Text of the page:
UK Government Approves Humber University Technical College
The UK Education Secretary Michael Gove today gave the approval to the Humber University Technical College (UTC) in Scunthorpe, North Lincolnshire.
The Humber UTC is led by the University of Hull in partnership with North Lincolnshire Council, North Lindsey College and Outwood Grange Academies Trust. The college is supported by employers including Able UK, Tata Steel Europe, Total Lindsey Oil Refinery and Centrica.
The Humber UTC will specialise in engineering and renewables, and will cater for 600 pupils. It will create 70 new jobs, including 45 teaching posts. Work is expected to start this spring, and the UTC will open for business in September 2015. It is a state-funded school aimed at 14 to 19-year-olds, with significant input from businesses and education partners.
David Shepherd, Group Development Executive for Able UK and Chair of the Humber UTC Board said: “The Humber UTC will give key employers the chance to take a direct approach and ensure the region’s people and businesses all get what they need.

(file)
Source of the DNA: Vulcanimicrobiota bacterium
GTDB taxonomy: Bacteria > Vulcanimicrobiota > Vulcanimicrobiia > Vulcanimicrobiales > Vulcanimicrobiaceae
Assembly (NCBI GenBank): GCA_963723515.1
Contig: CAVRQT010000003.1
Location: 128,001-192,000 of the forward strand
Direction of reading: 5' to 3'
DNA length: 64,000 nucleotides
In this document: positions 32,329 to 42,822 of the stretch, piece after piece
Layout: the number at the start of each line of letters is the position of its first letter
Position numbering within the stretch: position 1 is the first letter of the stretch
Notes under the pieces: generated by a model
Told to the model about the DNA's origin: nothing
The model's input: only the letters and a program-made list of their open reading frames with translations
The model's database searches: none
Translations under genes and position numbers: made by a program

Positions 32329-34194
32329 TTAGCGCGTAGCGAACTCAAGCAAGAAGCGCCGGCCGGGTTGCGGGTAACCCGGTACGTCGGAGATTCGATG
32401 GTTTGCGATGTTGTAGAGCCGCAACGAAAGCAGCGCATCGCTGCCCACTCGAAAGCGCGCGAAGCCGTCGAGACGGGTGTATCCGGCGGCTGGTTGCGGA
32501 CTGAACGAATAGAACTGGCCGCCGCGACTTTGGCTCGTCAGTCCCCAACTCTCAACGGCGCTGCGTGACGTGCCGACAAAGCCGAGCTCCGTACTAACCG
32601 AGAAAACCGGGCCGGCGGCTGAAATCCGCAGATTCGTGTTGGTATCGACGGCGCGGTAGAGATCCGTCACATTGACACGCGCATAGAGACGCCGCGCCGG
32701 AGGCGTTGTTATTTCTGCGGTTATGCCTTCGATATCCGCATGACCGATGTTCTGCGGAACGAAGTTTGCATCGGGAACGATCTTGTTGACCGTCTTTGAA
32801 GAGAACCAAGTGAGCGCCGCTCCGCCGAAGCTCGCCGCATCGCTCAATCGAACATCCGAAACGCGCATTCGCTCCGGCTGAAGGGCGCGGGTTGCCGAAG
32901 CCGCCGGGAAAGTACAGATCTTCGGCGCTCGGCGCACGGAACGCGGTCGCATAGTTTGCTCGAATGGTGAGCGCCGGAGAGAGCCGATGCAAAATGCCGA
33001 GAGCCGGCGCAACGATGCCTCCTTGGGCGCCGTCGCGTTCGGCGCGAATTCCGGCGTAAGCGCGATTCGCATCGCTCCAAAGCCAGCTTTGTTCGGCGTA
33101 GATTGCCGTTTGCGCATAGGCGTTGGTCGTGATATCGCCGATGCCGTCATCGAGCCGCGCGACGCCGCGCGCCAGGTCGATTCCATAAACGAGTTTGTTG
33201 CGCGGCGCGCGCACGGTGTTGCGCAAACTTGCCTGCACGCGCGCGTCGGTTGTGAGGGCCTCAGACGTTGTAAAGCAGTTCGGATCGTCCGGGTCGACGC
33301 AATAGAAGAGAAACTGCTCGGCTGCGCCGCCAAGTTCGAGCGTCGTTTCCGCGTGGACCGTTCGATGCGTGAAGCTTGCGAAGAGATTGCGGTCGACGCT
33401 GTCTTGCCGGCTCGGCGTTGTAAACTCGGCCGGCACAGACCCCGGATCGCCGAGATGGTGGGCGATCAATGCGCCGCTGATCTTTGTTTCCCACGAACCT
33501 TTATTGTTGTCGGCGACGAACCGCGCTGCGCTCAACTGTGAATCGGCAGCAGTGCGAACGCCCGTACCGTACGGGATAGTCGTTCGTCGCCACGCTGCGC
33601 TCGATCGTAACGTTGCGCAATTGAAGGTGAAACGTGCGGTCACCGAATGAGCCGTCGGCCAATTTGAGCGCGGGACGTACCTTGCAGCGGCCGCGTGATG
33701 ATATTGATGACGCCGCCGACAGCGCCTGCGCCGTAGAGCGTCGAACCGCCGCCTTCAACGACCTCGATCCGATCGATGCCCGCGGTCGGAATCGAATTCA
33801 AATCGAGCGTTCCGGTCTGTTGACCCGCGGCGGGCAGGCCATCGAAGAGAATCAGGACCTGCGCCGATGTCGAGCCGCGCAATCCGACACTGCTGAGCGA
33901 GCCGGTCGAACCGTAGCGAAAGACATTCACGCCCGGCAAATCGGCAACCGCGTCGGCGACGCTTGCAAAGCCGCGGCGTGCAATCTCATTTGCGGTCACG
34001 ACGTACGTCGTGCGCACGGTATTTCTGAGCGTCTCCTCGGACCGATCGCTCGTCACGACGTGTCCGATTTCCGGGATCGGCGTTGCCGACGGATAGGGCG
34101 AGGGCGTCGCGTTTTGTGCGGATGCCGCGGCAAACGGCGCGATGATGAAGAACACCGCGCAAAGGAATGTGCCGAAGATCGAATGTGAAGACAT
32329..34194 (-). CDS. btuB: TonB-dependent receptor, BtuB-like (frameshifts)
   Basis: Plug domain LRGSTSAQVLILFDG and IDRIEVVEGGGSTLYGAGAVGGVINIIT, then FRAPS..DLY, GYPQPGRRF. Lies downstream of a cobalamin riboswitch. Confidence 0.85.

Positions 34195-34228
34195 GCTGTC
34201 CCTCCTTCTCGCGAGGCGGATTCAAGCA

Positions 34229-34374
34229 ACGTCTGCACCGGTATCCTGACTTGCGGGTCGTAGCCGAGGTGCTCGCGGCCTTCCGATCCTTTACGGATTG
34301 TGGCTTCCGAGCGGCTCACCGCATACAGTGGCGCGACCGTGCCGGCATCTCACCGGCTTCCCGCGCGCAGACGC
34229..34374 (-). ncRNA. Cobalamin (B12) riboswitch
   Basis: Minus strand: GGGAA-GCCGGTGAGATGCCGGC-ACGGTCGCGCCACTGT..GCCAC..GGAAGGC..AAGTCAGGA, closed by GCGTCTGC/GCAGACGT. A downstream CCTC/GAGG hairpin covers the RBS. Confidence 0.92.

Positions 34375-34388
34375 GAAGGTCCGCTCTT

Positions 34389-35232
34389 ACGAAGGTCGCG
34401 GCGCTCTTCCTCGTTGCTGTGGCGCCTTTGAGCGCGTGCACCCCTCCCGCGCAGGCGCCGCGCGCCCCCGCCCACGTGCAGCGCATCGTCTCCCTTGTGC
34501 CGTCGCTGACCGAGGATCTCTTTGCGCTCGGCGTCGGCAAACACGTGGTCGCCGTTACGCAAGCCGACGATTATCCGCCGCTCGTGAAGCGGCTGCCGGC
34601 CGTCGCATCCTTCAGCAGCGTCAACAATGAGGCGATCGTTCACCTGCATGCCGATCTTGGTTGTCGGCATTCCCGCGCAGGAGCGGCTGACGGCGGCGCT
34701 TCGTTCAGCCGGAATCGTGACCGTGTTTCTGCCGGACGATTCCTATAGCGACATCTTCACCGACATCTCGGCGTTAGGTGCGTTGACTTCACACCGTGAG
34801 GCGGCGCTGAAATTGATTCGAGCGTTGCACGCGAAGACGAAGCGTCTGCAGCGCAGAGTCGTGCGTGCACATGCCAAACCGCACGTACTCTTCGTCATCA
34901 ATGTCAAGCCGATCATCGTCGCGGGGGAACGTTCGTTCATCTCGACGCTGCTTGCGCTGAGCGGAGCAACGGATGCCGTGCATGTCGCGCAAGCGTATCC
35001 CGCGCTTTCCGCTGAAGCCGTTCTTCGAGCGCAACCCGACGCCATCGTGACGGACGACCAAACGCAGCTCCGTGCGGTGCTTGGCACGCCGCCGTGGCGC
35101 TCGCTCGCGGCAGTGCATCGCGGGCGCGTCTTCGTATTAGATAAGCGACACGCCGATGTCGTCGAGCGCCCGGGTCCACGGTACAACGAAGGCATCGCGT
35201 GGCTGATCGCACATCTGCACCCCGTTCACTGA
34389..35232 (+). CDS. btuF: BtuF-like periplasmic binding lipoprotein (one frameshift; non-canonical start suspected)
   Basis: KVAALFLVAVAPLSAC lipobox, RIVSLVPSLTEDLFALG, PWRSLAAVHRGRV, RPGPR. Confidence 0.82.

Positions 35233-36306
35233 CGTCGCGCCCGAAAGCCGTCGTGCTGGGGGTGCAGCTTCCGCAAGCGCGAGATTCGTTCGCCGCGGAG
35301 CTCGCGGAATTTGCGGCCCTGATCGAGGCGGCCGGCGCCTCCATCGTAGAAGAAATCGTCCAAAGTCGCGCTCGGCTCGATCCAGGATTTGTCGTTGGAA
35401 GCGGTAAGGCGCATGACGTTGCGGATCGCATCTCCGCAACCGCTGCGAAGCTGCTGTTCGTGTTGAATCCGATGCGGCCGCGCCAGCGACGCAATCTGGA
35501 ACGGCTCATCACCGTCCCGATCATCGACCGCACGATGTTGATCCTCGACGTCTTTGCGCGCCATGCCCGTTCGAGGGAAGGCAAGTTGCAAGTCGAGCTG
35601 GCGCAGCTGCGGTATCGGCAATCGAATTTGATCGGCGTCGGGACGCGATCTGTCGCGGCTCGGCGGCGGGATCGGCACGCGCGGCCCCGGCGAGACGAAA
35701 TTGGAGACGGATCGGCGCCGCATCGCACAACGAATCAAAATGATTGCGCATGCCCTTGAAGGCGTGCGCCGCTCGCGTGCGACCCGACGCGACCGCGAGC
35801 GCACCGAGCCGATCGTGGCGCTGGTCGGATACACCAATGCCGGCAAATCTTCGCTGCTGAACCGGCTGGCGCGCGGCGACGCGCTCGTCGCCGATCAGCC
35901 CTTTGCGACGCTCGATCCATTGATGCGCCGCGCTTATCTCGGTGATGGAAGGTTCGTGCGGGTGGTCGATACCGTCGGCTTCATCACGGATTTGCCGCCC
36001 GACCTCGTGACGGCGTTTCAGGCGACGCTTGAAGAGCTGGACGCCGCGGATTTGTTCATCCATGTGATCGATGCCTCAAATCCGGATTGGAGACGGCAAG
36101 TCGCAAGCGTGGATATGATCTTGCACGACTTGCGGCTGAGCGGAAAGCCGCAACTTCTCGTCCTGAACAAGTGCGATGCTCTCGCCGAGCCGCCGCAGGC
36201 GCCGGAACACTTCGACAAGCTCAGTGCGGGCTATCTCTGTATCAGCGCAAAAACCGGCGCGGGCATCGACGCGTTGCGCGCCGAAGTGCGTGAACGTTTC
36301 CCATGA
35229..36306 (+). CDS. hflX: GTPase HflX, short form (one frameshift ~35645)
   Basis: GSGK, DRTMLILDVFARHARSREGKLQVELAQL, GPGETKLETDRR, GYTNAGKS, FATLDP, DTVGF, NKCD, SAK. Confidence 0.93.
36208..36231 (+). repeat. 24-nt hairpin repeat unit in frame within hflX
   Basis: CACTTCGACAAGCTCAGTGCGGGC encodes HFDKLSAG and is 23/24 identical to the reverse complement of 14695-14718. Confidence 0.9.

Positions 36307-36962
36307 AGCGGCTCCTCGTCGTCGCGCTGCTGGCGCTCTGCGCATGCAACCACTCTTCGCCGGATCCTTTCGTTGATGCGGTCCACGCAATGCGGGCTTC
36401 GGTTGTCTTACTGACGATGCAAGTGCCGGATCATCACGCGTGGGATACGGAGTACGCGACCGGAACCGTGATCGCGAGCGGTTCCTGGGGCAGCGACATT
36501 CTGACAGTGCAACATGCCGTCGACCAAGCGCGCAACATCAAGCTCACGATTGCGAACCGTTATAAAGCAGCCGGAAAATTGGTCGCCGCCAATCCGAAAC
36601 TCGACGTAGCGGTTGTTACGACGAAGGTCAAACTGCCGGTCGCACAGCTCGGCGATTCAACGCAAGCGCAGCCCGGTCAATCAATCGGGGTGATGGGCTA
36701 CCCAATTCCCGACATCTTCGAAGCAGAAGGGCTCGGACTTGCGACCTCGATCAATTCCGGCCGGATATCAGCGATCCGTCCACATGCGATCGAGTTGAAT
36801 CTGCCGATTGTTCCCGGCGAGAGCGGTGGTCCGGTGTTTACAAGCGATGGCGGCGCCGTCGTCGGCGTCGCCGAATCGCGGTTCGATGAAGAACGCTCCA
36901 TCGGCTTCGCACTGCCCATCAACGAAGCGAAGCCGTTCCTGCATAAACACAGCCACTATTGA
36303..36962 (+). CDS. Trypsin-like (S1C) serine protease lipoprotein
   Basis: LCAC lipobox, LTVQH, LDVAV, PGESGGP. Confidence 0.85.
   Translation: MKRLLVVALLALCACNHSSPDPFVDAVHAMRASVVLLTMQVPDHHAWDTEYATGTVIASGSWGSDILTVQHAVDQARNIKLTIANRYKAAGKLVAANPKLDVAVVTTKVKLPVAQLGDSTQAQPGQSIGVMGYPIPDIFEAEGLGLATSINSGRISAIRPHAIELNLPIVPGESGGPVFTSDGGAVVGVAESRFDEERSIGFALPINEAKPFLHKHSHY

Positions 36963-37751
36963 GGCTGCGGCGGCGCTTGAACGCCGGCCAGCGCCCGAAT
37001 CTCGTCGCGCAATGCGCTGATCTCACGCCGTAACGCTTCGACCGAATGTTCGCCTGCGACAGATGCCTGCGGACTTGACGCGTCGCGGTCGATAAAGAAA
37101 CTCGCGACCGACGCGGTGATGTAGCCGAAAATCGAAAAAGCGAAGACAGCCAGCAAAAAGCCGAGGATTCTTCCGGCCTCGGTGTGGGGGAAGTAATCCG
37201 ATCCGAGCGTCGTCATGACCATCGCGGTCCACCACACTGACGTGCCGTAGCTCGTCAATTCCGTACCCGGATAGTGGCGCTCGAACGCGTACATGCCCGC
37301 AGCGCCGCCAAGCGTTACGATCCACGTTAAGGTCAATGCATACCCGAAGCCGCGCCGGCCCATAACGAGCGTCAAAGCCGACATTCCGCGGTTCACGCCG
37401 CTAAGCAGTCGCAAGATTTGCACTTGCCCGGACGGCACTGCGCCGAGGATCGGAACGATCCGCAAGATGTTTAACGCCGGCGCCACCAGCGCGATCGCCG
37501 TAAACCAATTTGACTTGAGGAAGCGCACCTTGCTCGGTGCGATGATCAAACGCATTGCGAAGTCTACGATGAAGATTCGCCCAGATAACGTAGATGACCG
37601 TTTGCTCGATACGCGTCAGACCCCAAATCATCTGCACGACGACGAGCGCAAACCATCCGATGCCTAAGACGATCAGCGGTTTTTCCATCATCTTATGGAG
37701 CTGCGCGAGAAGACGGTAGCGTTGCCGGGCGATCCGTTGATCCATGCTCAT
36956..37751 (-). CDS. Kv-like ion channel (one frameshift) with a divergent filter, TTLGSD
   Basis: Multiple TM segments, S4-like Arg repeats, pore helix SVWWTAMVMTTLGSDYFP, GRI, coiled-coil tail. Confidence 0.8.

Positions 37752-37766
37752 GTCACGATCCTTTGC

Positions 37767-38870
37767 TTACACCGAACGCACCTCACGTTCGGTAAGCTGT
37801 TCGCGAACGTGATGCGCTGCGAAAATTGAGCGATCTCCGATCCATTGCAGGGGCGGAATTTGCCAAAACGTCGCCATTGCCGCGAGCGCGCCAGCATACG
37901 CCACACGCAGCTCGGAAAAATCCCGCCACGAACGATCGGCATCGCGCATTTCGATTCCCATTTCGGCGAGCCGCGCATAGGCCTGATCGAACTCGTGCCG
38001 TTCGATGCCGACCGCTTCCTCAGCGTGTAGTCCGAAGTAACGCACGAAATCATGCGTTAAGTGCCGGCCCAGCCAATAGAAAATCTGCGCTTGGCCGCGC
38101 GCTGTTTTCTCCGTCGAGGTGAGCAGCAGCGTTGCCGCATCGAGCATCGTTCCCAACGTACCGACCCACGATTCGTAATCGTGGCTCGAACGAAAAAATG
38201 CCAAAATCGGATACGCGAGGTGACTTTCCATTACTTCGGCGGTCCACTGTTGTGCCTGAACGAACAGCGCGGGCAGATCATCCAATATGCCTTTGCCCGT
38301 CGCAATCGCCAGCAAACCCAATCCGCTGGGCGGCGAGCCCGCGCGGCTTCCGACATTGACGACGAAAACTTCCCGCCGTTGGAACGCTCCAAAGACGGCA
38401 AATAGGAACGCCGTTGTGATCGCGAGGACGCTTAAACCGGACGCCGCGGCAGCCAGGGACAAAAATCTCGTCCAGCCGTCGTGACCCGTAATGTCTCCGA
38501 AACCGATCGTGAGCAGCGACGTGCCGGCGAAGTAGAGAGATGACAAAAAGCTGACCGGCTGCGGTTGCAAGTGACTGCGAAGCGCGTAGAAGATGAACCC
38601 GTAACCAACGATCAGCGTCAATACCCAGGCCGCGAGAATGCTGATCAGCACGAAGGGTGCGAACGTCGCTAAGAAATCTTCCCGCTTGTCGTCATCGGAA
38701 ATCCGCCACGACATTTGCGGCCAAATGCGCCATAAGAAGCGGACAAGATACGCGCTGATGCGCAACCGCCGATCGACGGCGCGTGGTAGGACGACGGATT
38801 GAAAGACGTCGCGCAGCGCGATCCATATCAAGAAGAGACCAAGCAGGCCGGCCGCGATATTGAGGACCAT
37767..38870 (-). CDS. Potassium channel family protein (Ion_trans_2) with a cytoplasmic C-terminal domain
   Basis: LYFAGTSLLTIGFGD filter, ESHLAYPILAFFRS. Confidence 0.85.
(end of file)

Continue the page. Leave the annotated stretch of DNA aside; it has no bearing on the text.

“The Able Marine Energy Park has recently been granted planning permission by the Transport Secretary Patrick McLoughlin and will create over 4,000 direct jobs within the renewable engineering sector through the establishment of renewable engineering/manufacturing facilities.
“Companies across the Humber including Total, Centrica Storage, and Tata Steel already need skilled employees and are keen to recruit locally. The Humber UTC will ensure that schools and industry are connected and that local young people have the skills, knowledge and attitude that companies are looking for.”
Councillor Liz Redfern, leader of North Lincolnshire Council, said: “This is further evidence of the confidence the government has in helping transform the whole of the Humber region. In December, we received excellent news about the new Able Marine Energy Park and now we’ve got the go ahead to create a modern learning centre for young people that will not only teach them the more traditional subjects, but prepare students for the world of work by specialising in engineering and renewables, equipping them with key skills.
I am delighted and excited at what lies ahead. It’s going to give young people a fantastic opportunity to learn new skills locally rather than having to travel further afield. It will also give businesses the chance to employ local people as they will have the skills needed.”
The UK Government today approved 6 university technical college (UTC) and 5 studio school proposals under its policy to increase the number of academies and free schools to create a better and more diverse school system.
There are now 50 UTCs and studio schools, which will provide more than 45,000 extra places for young people.
Offshore WIND Staff, January 23, 2014; Image: ABB